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COMMUNITY SUPPORT EFFORTS

 

As I was heading to a meeting at the Department of Education on Wednesday, I walked into the parking lot and past two Red Cross vehicles.  The Red Cross was at the secondary site to conduct the Student Senate annual blood drive. 

The blood drive is a great event at the High School as the Student Senate typically meets or exceeds the expectations for blood collection during the drive.  We often have many first-time donors from the students along with regular blood donors. 

The blood drive is a means of giving back to the community and an example of the many ways students and staff across the district offer support to those in need or simply give something back to community.

I would like to take time over the next two weeks to highlight some of the many events or efforts within the school district to support the community.  Although I cannot cover everything, I think the list demonstrates the many ways in which students are taught or encouraged to think of others!

 

JOHN CLARK ELEMENTARY

Under the direction of teacher Nancy Anderson, students in the JCE second grade class have collected 1 million pop tabs!  The students have been collecting the pop tabs for a number of reasons, but have given them, at the end of year, to McDonalds in support of the Ronald McDonald houses. 

The efforts were reinforced just before Christmas when the news featured a story about a family that stayed at the Ronald McDonald house when their daughter was extremely sick.  The little girl is now going to be much better—but was supported by efforts like those of our second grade students to collect pop tabs.

According to Nancy Anderson, “The 2nd graders made 1 million pop tops after 6 years of saving them.  

“We counted (estimated) the ones we got from all of the collections and ended up with about 80,000 this year.  With the ones we had from the beginning of the year we now have 93,500 in our garbage can outside our classroom. We will keep saving and take all of them in to McDonald's in Waite Park at the end of the year.” 

It was exciting for the group to reach 1 million because the collection started, six years ago, with a question about how much “a million was.”  Mrs. Anderson took a very positive approach to teaching the students about a million.

 

RMS MEAL CONTEST

As students headed into the holiday break, the Middle School conducted a contest to support the ROCORI Food Shelf and contribute meals to those in need.  The classrooms across the Middle School competed against each other in a positive effort to raise food and money for the Food Shelf. 

The contest, coordinated by the Middle School Student Senate, set a goal of raising 6000 meals.  The meal number was based on both the cost of a meal and the amount of food collected, as measured in pounds. 

Through the contest, the students supported a total of 8,375.5 meals!  They collected $1,817.10 in monetary support and 1,328.5 pounds of donated food or other items needed at the Food Shelf.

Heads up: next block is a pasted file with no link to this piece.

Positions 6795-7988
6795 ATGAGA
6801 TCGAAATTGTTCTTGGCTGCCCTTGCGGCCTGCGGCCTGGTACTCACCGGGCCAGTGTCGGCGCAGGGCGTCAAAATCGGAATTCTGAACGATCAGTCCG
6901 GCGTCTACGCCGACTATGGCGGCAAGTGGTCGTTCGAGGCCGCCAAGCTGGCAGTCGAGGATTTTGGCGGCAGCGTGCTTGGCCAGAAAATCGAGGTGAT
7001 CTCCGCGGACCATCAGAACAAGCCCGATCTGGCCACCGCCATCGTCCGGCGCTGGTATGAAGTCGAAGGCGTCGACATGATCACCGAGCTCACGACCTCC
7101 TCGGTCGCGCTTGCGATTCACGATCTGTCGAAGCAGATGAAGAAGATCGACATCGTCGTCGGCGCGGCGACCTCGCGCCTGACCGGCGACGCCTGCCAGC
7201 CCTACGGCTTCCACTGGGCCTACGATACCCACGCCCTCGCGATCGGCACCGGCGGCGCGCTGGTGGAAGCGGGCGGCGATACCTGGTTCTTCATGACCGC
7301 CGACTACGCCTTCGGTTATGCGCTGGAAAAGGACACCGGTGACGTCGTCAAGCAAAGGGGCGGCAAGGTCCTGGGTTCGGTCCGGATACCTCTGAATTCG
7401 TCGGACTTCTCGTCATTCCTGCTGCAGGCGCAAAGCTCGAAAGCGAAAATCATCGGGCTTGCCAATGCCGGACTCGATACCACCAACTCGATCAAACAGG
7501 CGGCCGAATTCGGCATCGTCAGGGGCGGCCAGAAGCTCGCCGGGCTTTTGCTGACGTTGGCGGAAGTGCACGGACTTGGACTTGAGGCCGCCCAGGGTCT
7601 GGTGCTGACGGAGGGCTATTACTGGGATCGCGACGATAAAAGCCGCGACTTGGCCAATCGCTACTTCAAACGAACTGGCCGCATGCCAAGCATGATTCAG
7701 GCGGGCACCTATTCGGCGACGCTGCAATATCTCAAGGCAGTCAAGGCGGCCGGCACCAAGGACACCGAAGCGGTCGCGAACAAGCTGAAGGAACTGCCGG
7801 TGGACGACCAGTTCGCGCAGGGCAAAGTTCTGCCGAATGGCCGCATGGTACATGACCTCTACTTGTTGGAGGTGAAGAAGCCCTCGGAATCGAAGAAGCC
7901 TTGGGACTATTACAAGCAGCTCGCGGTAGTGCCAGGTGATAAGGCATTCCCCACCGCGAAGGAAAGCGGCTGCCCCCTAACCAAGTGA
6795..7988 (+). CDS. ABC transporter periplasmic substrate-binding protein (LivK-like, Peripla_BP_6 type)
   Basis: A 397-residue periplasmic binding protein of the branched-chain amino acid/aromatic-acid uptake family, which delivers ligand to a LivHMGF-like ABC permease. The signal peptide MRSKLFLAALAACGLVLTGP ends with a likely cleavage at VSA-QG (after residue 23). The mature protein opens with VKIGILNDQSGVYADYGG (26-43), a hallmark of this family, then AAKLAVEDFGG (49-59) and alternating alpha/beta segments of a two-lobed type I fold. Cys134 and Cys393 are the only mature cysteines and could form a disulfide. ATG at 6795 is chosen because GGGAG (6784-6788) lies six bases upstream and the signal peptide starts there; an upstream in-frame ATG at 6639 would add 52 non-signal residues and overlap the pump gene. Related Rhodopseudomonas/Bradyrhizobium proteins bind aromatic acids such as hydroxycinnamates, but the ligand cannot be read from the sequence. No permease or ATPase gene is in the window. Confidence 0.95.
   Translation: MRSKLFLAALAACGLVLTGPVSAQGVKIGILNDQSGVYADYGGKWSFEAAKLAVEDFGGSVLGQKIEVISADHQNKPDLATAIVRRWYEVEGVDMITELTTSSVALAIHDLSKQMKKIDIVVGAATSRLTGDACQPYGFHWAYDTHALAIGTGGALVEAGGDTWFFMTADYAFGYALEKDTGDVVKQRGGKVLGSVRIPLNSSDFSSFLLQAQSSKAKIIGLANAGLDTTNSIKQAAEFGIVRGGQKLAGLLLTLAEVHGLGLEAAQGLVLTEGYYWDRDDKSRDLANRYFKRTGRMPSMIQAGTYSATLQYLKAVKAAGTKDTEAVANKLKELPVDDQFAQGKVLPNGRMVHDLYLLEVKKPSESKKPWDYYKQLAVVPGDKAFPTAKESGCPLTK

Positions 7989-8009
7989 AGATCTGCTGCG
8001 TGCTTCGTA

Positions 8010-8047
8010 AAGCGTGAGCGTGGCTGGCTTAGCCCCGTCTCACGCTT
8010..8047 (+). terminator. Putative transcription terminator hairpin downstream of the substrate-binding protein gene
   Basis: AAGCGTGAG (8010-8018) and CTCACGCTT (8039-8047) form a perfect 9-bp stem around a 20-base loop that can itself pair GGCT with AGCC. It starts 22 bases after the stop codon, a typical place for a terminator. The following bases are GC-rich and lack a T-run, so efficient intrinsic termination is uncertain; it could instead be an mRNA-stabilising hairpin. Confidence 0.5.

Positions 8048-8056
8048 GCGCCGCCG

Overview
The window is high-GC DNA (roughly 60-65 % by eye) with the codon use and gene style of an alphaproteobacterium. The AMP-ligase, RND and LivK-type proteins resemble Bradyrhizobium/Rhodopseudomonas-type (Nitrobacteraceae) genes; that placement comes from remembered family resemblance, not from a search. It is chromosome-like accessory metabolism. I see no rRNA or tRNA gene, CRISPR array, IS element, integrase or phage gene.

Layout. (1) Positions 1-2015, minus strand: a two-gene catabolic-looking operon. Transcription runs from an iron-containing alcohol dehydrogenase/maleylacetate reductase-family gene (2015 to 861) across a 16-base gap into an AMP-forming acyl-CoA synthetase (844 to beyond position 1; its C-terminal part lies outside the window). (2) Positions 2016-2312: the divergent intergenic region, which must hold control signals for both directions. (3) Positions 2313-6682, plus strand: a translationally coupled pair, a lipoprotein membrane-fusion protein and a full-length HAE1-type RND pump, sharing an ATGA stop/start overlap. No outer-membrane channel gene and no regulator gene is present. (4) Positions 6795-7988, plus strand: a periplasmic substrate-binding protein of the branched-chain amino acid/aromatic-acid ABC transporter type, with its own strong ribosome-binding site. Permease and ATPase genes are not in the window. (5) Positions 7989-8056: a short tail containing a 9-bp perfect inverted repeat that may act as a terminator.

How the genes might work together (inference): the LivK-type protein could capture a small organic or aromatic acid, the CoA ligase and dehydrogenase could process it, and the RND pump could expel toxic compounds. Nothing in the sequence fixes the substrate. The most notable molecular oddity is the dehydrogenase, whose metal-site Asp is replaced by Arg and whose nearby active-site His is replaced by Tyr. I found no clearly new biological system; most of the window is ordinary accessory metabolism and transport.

Marsha Gilbertson, Student Senate Advisor, described the benefit challenge this way.  “Our December challenge began Monday, December 5th and was final Wednesday, December 21st.   RMS 1st hour classes were encouraged to bring in the following:

1. Food shelf items (canned goods, toilet paper, paper towels, deodorant, shampoo, soap, sugar, flour, boxed meals, and/or baking supplies)

2. Monetary donations.”

 

For purposes of the challenge, 1.2 pounds of food was the equivalent of one meal while each dollar donated counted for four meals.

As part of the contest, the Student Senate made a deal with Middle School Assistant Principal Jake Nelson.  Here is how Mr. Nelson described the results:

“The deal the Student Senate and I made was my hair would be colored (just before the break) if they reached their goal of 6,000 meals.  Originally I was going to show up at lunch with my hair colored. 

“There were suggestions,” Mr. Nelson continued, “that I get it done in front of all the students and staff.  In honor of students and staff reaching and surpassing the goal by collecting over 8,000 meals, I will be getting my hair colored in the gym in front of everyone prior to the benefit activities.”

Ms. Gilbertson concluded the description as, “The Student Senate worked with our local food shelf to get all donations to our community in time for the holidays.  RMS staff and students celebrated their success by participating in an Ugly Sweater contest, along with various activities from 1-3 p.m.  GO Spartans!”

 

FINAL THOUGHTS

These are just a couple examples of the significant efforts made by students and staff to support other organizations and activities in the region.  Next week, I will share other examples and broader lists of events led by our students!

Through many different activities and approaches, students and staff in the district give back to the community.  The activities are often designed, developed, and conducted by the students but are sponsored to help demonstrate the importance of giving back.  Students and staff have done fantastic work to support initiatives and needs across the district!